Gregg argues that remand is proper because removal was not timely.[2] “Section 1446(b) limits removal of diversity jurisdiction cases by requiring that removal motions be filed within thirty days of when diversity jurisdiction is established.” Lindsey v. Dillard's, Inc., 306 F.3d 596, 600 (8th Cir. 2002). A notice of removal must be filed “within 30 days after the receipt by the defendant . . . of a copy of the initial pleading, ” 28 U.S.C. 1446(b)(1), or if the initial pleading is not removable, within 30 days of defendant's “(1) receipt of a copy of an ‘amended pleading, motion, order or other paper' which supplies a basis (2) from which ‘it may first be ascertained that the case is or has become removable.'” Dahl, 478 F.3d at 969 (citing 28 U.S.C. §1446(b)(3)).

         Neither party contends that the original petition filed in state court-a claim for negligence by a citizen of Missouri against another citizen of Missouri-was removable. According to Gregg, the Garnishment Action is the first pleading or other paper before the state court from which it could first be ascertained that the case had become removable. Gregg highlights that the Writ contained the parties' names as well as an amount in controversy above the jurisdictional threshold. Doc. 9, p. 9. Esurance, however, contends that the Garnishment Action is not proper, and that the Amended Petition was the first pleading that made Esurance a defendant. Doc. 13, pp. 16-17.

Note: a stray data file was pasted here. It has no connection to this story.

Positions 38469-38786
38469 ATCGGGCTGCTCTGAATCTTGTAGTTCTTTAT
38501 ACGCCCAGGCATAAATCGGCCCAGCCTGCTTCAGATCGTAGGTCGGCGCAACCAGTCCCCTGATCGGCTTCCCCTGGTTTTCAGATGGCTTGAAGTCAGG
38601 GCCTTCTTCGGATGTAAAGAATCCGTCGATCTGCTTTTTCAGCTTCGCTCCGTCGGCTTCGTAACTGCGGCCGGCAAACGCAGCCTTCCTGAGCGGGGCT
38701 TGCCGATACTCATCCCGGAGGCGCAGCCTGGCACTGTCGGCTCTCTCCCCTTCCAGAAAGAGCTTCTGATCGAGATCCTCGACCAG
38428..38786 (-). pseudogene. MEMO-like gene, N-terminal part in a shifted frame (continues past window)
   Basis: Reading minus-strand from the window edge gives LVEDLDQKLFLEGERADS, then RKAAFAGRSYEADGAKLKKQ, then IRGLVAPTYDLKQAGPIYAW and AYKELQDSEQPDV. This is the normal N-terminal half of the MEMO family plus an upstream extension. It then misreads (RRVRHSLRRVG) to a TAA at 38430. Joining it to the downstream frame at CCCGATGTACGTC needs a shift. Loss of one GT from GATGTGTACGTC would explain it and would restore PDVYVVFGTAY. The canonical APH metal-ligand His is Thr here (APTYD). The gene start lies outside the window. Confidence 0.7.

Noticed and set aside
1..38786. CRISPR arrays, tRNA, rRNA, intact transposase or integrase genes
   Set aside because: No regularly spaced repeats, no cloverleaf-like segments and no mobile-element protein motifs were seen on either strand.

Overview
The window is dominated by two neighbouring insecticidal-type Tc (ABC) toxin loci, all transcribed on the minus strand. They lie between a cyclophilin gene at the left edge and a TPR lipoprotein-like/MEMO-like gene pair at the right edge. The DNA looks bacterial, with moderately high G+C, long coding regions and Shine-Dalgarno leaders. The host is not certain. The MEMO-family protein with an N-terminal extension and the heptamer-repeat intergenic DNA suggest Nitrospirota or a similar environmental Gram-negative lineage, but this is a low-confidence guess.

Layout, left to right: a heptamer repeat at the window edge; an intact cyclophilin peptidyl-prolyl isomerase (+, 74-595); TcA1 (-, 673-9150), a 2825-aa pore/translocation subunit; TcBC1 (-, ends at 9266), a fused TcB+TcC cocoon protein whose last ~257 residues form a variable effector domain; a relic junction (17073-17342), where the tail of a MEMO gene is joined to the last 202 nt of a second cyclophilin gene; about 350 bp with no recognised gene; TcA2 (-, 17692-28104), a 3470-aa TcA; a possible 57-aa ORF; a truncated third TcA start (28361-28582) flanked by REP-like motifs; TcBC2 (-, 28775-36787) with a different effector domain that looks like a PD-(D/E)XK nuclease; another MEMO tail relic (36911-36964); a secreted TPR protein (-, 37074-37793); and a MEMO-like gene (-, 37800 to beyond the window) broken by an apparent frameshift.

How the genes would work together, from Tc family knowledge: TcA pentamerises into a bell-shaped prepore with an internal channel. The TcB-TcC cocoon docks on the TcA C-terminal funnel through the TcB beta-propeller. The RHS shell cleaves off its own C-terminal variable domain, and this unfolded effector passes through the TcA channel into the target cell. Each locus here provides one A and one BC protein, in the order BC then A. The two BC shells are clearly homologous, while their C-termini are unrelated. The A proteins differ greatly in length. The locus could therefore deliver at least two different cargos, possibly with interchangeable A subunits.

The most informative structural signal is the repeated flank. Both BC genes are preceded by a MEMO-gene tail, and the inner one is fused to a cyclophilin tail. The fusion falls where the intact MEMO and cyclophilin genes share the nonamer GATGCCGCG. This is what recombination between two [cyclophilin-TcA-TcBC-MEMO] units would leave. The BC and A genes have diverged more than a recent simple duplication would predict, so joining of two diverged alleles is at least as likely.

The Eighth Circuit has twice declined to decide whether a garnishment summons triggers the 30-day period for removal. See Lang v. Social Sec. Admin., 612 F.3d 960, 964-65 (8th Cir. 2010) (finding it unnecessary to decide whether the initial garnishment summons or a supplemental complaint triggers the 30-day period for removal); Koehnen v. Herald Fire Inc. Co., 89 F.3d 525, 529 n.5 (8th Cir. 1996) (same). However, courts in this District have found that the notice of a traditional garnishment action triggers the 30-day removal period because it provides notice of the circumstances giving rise to federal jurisdiction. See, e.g., Elite Nurse Staffing, Inc. v. Am. Cas. Co. of Reading, Pa., No. 10-4210-NKL, 2010 WL 5300926, *4 (finding that Garnishment Application and Order “provide[d] sufficient notice of the diverse jurisdiction, and therefore qualified as the initial pleading in th[e] case.”); Hayes v. Pharmacists Mut. Ins. Co., 276 F.Supp.2d 985, 988 (W.D. Mo. 2003) (holding that Writ of Garnishment triggered 30-day period for removal); see also Ross v. Scottsdale Ins. Co., No. 10-1499, 2010 WL 4810211, *2-3 (E.D. Mo. Nov. 19, 2010) (finding 30-day removal period began upon service of Garnishment).